A top Chinese diplomat on Wednesday claimed that China is a democracy, saying that its political system exemplifies the ideals of former US president Abraham Lincoln and the ancient Greeks, who invented a representative form of government.
Chinese Ambassador to the US Qin Gang (秦剛) cited the right of Chinese people to participate in certain elections and consultations over major policies as evidence of a democratic system not unlike that in the US.
“Isn’t it obvious that both China’s people-centered philosophy and President Lincoln’s ‘of the people, by the people, for the people’ are for the sake of the people?” Qin told a virtual conference organized by US think tanks the Carter Center and the George H.W. Bush Foundation for US-China Relations.
“Shall we understand China’s socialist whole-process democracy as this: from the people, to the people, with the people, for the people?” he asked.
Qin’s speech was the latest effort by China to redefine some key Western concepts, such as human rights and multilateralism, in pursuit of greater “discourse power” as Chinese President Xi Jinping (習近平) has instructed.
Chinese diplomats have frequently said that the values of some Western countries, such as the US and Japan, “don’t represent the international community.”
The comments sought to focus on similarities between the world’s biggest economies, as they spar over everything from imports of advanced technology to forced labor allegations in Xinjiang and democracy in Hong Kong.
Qin said that Washington must act first to improve ties and “lift up the iron curtain” thwarting exchanges between US and Chinese students, academics and artists.
He urged the US to adopt a less hostile strategy toward working with China, while calling for “strategic courage and political resolve to chart a new course in China-US relations.”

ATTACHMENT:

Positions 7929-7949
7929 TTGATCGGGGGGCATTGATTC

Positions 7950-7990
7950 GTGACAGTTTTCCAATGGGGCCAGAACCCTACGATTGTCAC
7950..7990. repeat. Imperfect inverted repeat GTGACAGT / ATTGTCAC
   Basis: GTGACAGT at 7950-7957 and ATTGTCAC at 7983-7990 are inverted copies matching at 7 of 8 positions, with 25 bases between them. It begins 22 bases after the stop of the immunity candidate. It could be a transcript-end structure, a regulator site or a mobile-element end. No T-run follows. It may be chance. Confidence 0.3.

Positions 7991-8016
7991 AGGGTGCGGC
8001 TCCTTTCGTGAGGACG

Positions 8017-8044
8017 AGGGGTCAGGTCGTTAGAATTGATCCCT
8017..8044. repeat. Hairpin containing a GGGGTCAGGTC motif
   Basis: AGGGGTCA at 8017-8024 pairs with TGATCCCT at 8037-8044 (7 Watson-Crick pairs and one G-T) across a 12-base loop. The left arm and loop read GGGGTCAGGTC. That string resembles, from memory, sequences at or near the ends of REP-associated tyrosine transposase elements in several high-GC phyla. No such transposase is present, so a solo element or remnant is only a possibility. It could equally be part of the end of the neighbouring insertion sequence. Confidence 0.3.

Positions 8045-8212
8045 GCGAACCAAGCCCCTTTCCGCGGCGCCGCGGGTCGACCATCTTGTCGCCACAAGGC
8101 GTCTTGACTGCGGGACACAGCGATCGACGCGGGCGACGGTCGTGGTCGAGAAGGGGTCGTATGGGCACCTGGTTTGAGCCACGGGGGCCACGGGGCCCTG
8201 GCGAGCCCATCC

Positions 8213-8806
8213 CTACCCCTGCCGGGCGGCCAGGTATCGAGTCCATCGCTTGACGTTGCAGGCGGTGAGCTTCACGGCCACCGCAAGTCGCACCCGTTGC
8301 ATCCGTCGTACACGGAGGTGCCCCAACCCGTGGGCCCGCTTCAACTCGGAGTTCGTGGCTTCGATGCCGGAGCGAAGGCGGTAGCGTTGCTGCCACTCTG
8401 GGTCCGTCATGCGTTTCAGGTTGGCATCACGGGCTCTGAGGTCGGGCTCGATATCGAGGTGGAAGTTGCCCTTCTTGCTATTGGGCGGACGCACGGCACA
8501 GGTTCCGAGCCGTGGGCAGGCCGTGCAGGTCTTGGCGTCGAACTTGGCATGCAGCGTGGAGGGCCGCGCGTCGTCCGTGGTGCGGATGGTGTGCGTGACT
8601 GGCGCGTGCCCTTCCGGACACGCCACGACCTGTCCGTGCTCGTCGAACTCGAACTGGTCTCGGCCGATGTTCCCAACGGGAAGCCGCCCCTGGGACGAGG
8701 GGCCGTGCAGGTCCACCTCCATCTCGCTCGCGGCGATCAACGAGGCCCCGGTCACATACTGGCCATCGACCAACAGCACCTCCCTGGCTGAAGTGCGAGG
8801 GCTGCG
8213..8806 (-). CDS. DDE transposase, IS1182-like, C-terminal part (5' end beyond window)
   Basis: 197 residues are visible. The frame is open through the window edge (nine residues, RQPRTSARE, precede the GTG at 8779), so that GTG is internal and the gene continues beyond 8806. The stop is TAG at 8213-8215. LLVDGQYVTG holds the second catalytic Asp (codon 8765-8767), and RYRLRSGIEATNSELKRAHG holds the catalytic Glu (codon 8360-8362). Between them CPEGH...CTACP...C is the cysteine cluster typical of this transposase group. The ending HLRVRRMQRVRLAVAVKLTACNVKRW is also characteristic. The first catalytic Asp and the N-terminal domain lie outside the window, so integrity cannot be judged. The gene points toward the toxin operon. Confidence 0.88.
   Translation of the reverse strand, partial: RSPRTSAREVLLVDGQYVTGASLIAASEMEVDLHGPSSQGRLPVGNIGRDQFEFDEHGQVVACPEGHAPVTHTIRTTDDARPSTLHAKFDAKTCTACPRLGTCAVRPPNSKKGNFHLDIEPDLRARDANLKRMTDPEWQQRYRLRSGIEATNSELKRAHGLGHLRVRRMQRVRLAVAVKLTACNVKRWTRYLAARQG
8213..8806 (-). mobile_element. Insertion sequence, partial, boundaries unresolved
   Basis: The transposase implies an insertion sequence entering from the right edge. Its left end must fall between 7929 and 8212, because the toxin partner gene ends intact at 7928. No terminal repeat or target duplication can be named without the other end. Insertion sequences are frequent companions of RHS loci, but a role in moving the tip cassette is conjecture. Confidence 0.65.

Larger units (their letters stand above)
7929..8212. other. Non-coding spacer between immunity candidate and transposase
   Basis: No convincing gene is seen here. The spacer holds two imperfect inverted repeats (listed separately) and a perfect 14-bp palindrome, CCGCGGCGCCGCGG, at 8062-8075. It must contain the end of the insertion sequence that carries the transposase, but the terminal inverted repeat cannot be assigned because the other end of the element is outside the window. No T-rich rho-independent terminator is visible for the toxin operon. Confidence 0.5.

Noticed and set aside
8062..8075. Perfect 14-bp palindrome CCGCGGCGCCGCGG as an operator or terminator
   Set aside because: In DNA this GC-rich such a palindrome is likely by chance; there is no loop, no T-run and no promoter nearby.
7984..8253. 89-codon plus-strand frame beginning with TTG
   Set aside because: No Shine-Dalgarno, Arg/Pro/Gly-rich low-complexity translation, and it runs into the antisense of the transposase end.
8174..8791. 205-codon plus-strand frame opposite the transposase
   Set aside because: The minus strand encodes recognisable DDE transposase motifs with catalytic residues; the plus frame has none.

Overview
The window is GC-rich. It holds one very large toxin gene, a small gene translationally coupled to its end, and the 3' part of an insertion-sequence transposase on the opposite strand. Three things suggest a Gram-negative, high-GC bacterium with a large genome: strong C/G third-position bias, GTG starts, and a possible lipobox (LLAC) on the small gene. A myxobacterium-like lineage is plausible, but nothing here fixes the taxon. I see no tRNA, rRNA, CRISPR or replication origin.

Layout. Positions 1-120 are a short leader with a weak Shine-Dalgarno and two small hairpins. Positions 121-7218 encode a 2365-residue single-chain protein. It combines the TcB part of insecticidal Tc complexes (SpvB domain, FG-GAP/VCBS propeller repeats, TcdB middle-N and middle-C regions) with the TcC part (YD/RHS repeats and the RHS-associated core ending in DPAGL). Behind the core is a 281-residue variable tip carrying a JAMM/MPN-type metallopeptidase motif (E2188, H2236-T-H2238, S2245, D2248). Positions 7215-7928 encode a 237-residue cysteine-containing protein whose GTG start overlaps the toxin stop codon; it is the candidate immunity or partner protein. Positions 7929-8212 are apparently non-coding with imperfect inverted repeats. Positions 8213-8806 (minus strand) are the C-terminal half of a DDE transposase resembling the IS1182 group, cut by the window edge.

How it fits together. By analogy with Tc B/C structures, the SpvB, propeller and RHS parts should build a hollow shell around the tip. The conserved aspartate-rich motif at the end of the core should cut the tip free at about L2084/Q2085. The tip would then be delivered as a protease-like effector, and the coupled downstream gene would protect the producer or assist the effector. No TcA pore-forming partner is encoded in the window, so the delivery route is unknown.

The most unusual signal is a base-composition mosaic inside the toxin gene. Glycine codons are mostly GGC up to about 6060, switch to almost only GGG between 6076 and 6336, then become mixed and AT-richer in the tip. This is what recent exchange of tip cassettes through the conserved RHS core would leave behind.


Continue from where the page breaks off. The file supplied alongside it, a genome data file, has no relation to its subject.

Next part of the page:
Xi first publicly used the phrase “whole-process democracy” in 2019 to describe how the government listens to voices outside the party, and it has since gained traction in official rhetoric.
Traditionally, more obviously Marxist terms such as “democratic dictatorship” and “socialist democracy with Chinese characteristics” have distinguished the Chinese political system from Western liberal democracy, in which election outcomes are not preordained.
Qin also said that the Chinese Communist Party (CCP) had the popular support of “more than 90 percent” of Chinese, without mentioning that Beijing routinely jails critics and dissidents.
He heaped praise on Xi, who in 2018 oversaw a move to scrap presidential term limits that had been in place for more than three decades.
Xi’s rise from “a farmer in a poor village” to work his way through the party ranks, Qin said, embodied Greek philosopher Plato’s vision that “prime ministers must have served as local officials.”
He did not mention that Xi’s father, Xi Zhongxun (習仲勛), was a CCP revolutionary who fought alongside the party’s founding father, Mao Zedong (毛澤東).
Xi “is loved, trusted and supported by the people,” Qin said. “This is why you often find China’s senior officials elected with an overwhelming majority of votes or even unanimously.”
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